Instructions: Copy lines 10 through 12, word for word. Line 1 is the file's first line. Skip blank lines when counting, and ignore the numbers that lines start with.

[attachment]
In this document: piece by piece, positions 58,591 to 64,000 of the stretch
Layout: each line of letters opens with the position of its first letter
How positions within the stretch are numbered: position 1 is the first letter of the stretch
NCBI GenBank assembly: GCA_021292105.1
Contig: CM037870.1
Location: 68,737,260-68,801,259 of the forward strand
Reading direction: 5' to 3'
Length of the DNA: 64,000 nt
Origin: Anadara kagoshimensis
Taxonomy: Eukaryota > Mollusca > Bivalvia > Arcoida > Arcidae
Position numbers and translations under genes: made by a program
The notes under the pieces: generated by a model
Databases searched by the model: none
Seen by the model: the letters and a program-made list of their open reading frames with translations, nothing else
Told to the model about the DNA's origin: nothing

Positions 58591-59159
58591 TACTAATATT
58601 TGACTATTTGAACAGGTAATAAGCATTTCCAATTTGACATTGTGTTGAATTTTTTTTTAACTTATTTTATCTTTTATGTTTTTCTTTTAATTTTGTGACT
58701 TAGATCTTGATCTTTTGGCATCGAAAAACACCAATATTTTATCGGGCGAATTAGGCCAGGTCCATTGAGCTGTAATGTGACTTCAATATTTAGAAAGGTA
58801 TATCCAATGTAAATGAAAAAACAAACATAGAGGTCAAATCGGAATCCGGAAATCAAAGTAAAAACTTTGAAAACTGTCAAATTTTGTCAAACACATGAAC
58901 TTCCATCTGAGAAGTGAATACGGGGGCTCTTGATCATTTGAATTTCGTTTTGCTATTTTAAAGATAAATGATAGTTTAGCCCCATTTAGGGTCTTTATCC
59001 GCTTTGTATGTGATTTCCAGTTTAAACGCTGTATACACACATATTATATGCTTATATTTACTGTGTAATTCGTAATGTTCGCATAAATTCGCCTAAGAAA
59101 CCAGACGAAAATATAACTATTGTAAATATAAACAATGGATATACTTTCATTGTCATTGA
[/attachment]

Taxonomy: Eukaryota > Mollusca > Bivalvia > Arcoida > Arcidae
Position numbers and translations under genes: made by a program
The notes under the pieces: generated by a model